The William & Mary greenhouse has started a new program to limit the use of chemicals by relying on predatory insects for pest control. It’s the biological equivalent of fighting fire with fire — and so far it’s working.
The method is called biocontrol and according to Josh Puzey, assistant professor of biology at William & Mary, the university is one of the first in the region to implement the tactic as a way to reduce pesticide use and increase the overall biodiversity within the greenhouse.
“While biocontrol has been around for a while, with a rising concern of off-target effects of pesticides, there is an increasing need for organic methods to control pests,” Puzey said.
The idea first came about after Patty White Jackson, greenhouse manager and Puzey’s collaborator on the project, decided to reach out to faculty to see if they wanted try the method as a kind of ad-hoc experiment. Puzey had already done some reading on biocontrol and was eager to give it a shot.
“I’d been after professors for years saying we should do this and finally last year the biology department started supporting us,” Jackson said. “It seemed like an obvious thing to try. You don’t want to use poisons when you’re doing research with insects, and you don’t want to use poisons when you have students working here.”
Jackson and Puzey take their marching orders from Griffin Greenhouse Supplies, a 72-year-old Massachusetts-based horticultural supplier. The company provides the pests and consultation, while the biology department and a Green Fee grant provide the funding.
“I get tech support from Griffin. They tell me what I need and what to do and I do it,” Jackson said. “And no, it’s not the William & Mary Griffin, but it is a funny coincidence.”
The predatory insects arrive by the thousands, in red-capped tubes with labels that read more like superheroes than bugs, “Orius insidiosus, predator of thrips,” “Phytoseiulus persimilis, predator of spider mites” and “Amblyseius swirskii, predator of whitefly.”
“Isn’t that a great name?” Jackson said, holding a tube of 25,000 predatory mites. “Swirskii, swirskii. I catch myself saying it all the time.”
A team of students is in charge of administering the pests. They have to be careful about which plant gets which pest, Jackson explained. There is the potential for unintended casualties of both predator and prey.
“One of our thrip-eaters also eats caterpillars,” Jackson said. “When we were raising caterpillars in here, we couldn’t use the Orius insidiousus. We also have to take habitat into consideration for the insects we’re introducing. If we want to kill the thrips, their pupa live in the soil, so we need to add predatory nematodes into the soil. The nematodes are sensitive to UV light and heat, so that means we can only apply them late in the evenings.”
The single largest crop grown in the greenhouse is also one of the most vulnerable to pesticides, another incentive to eliminate chemical use, Puzey says. He and Harmony Dalgleish, assistant professor of biology, have spent years gathering specimens of milkweed from all over the country to study variation across its native range. There are roughly 50 different populations of milkweed within the greenhouse that cover most of eastern America.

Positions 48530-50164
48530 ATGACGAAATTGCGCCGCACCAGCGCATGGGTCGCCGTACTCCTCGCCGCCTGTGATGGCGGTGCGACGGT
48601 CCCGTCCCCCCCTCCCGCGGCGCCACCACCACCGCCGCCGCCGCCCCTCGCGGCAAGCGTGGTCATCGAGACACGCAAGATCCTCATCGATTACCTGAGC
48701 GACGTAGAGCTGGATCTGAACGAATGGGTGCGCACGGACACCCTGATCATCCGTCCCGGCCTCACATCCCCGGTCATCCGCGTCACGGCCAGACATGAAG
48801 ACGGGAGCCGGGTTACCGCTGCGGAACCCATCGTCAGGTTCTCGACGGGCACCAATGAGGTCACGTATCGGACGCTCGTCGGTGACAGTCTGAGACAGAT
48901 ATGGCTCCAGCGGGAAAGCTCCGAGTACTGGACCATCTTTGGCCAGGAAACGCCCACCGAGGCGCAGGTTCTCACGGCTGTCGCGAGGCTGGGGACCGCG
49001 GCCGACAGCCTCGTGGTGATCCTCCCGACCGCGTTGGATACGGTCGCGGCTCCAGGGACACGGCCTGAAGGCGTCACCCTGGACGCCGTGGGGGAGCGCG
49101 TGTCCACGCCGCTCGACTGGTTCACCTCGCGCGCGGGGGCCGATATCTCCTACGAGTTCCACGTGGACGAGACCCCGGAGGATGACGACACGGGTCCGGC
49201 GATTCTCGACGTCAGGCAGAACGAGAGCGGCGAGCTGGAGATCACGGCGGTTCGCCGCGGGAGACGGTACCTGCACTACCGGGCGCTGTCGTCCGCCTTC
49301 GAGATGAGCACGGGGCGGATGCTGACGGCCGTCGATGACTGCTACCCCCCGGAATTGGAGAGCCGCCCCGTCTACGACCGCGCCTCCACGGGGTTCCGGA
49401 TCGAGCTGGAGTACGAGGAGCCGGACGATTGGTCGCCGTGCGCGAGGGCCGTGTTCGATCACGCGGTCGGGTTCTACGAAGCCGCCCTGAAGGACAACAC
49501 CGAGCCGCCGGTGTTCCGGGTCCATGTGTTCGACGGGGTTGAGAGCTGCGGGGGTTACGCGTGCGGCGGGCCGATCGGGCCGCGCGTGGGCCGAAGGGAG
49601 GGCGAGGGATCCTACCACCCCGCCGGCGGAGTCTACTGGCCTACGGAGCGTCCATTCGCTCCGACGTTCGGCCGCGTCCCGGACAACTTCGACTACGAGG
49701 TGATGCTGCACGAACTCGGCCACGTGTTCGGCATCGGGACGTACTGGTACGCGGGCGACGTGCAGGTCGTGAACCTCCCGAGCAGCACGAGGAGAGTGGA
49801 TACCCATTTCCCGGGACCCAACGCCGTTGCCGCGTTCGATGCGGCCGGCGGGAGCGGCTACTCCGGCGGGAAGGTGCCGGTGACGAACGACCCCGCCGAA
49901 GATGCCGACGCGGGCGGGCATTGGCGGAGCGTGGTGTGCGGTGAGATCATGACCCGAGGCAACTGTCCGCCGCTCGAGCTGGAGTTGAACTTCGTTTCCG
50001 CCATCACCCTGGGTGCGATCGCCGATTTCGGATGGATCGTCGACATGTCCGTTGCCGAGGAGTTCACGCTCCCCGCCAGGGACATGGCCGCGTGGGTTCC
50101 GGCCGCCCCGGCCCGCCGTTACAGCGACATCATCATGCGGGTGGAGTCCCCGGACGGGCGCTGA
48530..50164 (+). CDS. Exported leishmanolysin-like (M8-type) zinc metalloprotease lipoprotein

“A lot of our experiments require that plants not be treated with pesticides,” Puzey said. “If we’re growing a milkweed plant and we need to grow a monarch butterfly caterpillar on it, the plant can’t have pesticide residue or else it’s going to kill the butterfly. We had to come up with a solution to manage the pests that was organic that wouldn’t affect the monarch butterfly.”
So far, at least when it comes to milkweed, biocontrol seems to be working. Hannah Call ’20 spent the summer working pest patrol at the greenhouse. Part of her job involves checking the milkweed for speckling — a sign of thrips, the small, slender insects with fringed wings that literally suck the life out of plants.
“They are very tiny, only about a millimeter long, and yellowish. And they are our enemies,” Call said. “They create these white patches on the plants because they suck out the contents of the plants’ cells, meaning they take out the chlorophyll and the cells turn white. You know you’re doing a good job when there are no white spots on the new growth at the top of the plants.”
A recent survey of dozens of milkweed plants yielded plenty of thrip-free new growth, a sign that the strategy is a success. Puzey says greenhouses are the ideal test sites for biocontrol, because they are isolated, designed to limit herbivorous insects. If an insect does get inside, there are no natural predators to control it, meaning it can multiply and quickly damage crops. Puzey adds that even industrial-sized greenhouses are looking toward adding more natural predators into the equation.
“Even though the ecological footprint of the William & Mary greenhouse is small, it can serve as a model for how it can be done on a bigger scale,” Puzey said. “This is a model for sustainable growing practices, a model for the future. It’s going to be a good teaching opportunity for the community, showing it’s possible to use natural controls as alternatives to pesticides.”